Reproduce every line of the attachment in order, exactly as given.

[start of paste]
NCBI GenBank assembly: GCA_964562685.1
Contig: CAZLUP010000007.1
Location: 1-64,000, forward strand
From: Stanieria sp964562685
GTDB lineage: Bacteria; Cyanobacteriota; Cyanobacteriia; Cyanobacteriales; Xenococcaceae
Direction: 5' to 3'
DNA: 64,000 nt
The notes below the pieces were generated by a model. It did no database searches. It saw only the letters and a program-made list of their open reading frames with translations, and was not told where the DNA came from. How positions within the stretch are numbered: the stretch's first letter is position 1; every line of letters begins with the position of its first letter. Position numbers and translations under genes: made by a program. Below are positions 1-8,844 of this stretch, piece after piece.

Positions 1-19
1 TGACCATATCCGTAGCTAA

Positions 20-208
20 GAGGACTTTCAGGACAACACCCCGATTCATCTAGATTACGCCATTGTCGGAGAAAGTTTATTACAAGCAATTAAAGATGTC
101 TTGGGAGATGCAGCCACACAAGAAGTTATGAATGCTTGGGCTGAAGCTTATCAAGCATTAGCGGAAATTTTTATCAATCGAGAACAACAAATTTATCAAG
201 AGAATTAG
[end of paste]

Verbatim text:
NCBI GenBank assembly: GCA_964562685.1
Contig: CAZLUP010000007.1
Location: 1-64,000, forward strand
From: Stanieria sp964562685
GTDB lineage: Bacteria; Cyanobacteriota; Cyanobacteriia; Cyanobacteriales; Xenococcaceae
Direction: 5' to 3'
DNA: 64,000 nt
The notes below the pieces were generated by a model. It did no database searches. It saw only the letters and a program-made list of their open reading frames with translations, and was not told where the DNA came from. How positions within the stretch are numbered: the stretch's first letter is position 1; every line of letters begins with the position of its first letter. Position numbers and translations under genes: made by a program. Below are positions 1-8,844 of this stretch, piece after piece.

Positions 1-19
1 TGACCATATCCGTAGCTAA

Positions 20-208
20 GAGGACTTTCAGGACAACACCCCGATTCATCTAGATTACGCCATTGTCGGAGAAAGTTTATTACAAGCAATTAAAGATGTC
101 TTGGGAGATGCAGCCACACAAGAAGTTATGAATGCTTGGGCTGAAGCTTATCAAGCATTAGCGGAAATTTTTATCAATCGAGAACAACAAATTTATCAAG
201 AGAATTAG